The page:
Pandemic Fashion

During the pandemic, I’m not buying many things. I’ve been working from home and not driving much either. I wear little makeup, cut my hair less, and my jewelry rarely makes it out of its velvet-lined walnut box.

I have however just traveled for the first time in a year. Besides forgetting how to pack, I forgot how visually bewitching an airport can be. Ours in Salt Lake City has been enlarged, renovated, and filled with new stores and restaurants. While strolling over moving sidewalks flanked by colorful artwork and advertising, my eyes bounced from images to ads, to storefronts and restaurants. I wondered if I should buy a cocktail at a new bar, or English toffee at the chocolate shop. I spied shiny electronics, handmade soaps, European perfumes, expensive fleece jackets, and luxury handbags.

Until I saw a backlit billboard of a gorgeous woman pulling a designer suitcase more expensive than my son’s used car, I hadn’t thought of my own slightly beat-up rolling suitcase.

The visual smorgasbord of food, drink, and objects kept me so occupied that I hardly noticed the six football fields I’d traveled to my gate. Until I saw a backlit billboard of a gorgeous woman pulling a designer suitcase more expensive than my son’s used car, I hadn’t thought of my own slightly beat-up rolling suitcase. Had I packed anything truly stylish? 

It happened that fast. Let me rewind.

My first collision with fashion happened in the fifth grade. My father took me school shopping and unwittingly bought me a pair of Calvin Klein jeans. Brooke Shields had not yet become the brand’s prepubescent poster model and neither of us knew that a pair of jeans could be anything but ordinary. My first hint that the jeans were unusual was my mother’s expression when my dad handed her the receipt. 

Kathy, my classmate who’d started wearing bras and curling her hair, spied the label on my back pocket. “Lisa! Calvin Klein!” I shyly nodded. This impressed Kathy, who looked like she belonged in junior high with her shiny lip gloss and clogs. She couldn’t believe my father had bought them for me. I couldn’t believe my luck in winning her approval. 

At that age, I couldn’t pick cool from a lineup. Fifth grade was just the beginning, but seventh grade was around the corner and I got better at identifying it. I wanted the brand-name sneakers and golf shirts. I saved babysitting money and allowance to buy them. 

This is my fashion origin story.

And now I’m a woman who has lived more than five decades—how many fashion cycles is that?—who is emerging from a pandemic in which expensive clothes (shoes, handbags, electronics, cosmetics, suitcases) seem utterly useless. Maybe you’ve had a similar reckoning. 

I want fashionable items to take their rightful place in my life, behind family and friends. Behind books, ideas, and conversations that grow my mind and heart.

I like nice things mind you. But advertisers who use words like “aspirational” to describe a wardrobe, car, or house grate on my sense of truthfulness. There is nothing in the root word—aspire means to breathe upon—that infuses inanimate objects with life. Life is unfurling flowers in the spring, snow melting into rivers, joy in your daughter’s eyes, the arms of your lover.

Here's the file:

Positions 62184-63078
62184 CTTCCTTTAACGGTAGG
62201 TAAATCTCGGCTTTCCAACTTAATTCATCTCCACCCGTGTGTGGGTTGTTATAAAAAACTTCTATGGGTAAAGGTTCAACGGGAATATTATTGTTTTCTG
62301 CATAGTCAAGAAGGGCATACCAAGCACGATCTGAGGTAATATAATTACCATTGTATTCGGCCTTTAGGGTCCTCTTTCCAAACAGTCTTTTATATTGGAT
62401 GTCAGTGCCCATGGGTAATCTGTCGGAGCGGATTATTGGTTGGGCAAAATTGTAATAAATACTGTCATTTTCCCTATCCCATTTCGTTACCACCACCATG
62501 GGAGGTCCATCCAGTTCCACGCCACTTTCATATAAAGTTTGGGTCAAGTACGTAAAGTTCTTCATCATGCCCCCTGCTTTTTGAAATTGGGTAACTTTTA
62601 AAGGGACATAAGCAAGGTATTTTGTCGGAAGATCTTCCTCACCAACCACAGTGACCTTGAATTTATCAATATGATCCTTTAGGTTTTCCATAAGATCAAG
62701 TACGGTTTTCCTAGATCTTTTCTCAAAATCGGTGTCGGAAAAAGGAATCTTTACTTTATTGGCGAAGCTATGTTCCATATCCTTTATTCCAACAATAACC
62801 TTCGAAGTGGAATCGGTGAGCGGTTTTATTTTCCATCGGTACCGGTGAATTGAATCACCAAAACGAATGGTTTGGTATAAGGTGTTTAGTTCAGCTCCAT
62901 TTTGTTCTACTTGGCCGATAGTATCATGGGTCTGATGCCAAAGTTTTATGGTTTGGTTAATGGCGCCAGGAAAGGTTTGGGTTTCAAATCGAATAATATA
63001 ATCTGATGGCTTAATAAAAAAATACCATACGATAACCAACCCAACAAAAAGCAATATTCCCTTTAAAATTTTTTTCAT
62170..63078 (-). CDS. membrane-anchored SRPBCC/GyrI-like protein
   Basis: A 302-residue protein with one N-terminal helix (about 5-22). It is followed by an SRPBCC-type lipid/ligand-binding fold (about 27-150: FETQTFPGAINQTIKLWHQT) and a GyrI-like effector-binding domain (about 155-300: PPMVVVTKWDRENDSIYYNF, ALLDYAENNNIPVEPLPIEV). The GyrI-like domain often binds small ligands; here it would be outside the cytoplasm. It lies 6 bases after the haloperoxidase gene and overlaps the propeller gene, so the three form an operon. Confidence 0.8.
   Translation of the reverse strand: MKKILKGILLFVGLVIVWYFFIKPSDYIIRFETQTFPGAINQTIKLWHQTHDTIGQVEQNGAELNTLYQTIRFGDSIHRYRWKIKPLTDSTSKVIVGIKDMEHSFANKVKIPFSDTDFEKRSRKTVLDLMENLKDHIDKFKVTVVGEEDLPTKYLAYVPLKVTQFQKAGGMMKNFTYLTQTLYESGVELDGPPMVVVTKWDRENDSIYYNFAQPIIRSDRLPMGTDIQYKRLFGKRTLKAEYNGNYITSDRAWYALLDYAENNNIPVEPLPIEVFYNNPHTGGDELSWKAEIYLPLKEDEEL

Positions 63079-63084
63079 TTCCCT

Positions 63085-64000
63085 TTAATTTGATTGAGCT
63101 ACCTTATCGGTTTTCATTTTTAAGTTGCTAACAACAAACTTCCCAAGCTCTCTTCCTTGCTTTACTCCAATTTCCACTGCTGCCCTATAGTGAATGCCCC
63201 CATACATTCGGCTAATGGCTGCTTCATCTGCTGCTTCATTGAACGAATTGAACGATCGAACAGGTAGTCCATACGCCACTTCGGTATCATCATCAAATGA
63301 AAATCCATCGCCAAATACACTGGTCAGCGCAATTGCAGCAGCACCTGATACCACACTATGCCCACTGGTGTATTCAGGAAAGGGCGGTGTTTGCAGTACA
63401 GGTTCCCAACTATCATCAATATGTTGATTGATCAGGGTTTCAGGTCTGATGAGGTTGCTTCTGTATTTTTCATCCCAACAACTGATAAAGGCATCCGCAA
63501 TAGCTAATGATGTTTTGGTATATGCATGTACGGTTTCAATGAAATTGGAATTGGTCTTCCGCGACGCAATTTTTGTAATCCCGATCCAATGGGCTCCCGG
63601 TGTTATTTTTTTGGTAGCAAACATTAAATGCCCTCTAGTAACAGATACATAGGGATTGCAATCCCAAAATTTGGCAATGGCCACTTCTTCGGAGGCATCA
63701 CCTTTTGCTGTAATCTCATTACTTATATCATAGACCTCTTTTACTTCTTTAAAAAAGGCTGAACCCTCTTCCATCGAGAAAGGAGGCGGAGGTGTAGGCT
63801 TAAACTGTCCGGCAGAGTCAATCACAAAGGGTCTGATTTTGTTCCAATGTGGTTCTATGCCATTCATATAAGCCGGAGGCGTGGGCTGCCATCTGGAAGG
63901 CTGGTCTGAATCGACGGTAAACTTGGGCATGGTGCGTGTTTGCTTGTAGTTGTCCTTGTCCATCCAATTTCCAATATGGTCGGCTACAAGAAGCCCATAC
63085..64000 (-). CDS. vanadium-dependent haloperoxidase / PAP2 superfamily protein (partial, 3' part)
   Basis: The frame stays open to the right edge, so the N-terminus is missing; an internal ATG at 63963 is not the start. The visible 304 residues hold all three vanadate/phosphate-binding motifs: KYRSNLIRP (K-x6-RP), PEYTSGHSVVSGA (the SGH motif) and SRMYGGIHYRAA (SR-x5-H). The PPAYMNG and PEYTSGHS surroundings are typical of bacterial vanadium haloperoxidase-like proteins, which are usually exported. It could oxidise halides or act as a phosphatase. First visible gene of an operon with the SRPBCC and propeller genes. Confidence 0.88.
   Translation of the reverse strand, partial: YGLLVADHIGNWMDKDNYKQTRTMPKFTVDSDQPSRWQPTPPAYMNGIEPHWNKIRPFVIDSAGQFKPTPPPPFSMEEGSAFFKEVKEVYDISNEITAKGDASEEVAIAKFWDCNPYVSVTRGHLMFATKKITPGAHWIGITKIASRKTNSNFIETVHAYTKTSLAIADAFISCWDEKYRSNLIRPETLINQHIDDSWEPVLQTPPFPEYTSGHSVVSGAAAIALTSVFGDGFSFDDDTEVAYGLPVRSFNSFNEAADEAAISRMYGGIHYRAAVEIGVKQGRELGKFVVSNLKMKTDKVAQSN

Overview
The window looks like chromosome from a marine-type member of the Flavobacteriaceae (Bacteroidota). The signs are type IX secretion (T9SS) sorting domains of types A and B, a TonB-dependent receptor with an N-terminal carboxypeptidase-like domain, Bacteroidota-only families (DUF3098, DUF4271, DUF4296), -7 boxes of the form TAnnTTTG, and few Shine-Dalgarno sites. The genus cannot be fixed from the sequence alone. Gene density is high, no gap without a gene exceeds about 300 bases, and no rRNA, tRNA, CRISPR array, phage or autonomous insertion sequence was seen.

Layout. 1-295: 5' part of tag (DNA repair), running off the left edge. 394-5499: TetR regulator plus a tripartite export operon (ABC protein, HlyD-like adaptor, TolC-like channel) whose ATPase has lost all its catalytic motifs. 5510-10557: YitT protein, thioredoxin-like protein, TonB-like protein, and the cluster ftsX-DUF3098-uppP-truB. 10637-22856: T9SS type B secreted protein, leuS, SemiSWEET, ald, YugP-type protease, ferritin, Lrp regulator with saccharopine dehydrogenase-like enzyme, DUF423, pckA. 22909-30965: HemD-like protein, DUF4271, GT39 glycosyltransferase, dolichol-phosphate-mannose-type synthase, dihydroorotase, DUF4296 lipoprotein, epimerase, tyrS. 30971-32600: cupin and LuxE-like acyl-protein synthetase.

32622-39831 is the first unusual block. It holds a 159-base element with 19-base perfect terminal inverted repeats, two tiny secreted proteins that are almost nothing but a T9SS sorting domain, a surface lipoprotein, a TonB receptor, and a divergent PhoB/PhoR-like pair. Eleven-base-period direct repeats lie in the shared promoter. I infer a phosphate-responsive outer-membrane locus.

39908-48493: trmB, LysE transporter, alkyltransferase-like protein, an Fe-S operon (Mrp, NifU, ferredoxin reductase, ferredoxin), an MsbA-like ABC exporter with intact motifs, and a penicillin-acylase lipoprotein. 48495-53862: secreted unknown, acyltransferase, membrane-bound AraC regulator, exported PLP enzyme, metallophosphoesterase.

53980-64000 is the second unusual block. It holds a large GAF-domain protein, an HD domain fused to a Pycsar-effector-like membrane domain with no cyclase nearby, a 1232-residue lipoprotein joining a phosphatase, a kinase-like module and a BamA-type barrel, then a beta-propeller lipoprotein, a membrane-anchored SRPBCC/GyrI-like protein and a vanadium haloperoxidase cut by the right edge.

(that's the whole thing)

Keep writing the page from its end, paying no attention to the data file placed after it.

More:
My husband once designed briefcases for men. He was involved in every facet of their making—from early sketches, to selecting the leather, to sewing the bags. He lived in China at times to set up manufacturing lines and oversee production. In those factories, he saw other lines of production too—premium handbags sold by luxury retailers from Europe. The bags would be sewed mostly in China and then flown to France or Italy before final stitching (to claim that the item had been made domestically).

What was the difference between my husband’s bags and top designers’? Not the leather. He purchased it from the same places too. Not the construction. The same hands sewed and assembled them. The difference was the brand. A label. Advertising. And the price of course.

If suddenly advertising changed, its imagery promoting simple pleasures like music, nature, or baking, would our attention go there too? If we saw the image of our communities and loved ones on billboards, would we volunteer more and arrange to spend more time together? 

I want fashionable items to take their rightful place in my life, behind family and friends. Behind creativity and good work. Behind books, ideas, and conversations that grow my mind and heart. That’s how the pandemic has clarified my view of fashion. Has it altered yours? I’d love to hear. Drop a comment below.

Lisa Groen is an author, part-time mountain monk, and instructor of Figuring Out What’s Next, a course that helps you find your next simple step toward change. 

Published by Lisa

Instructor, author, and part-time mountain monk.

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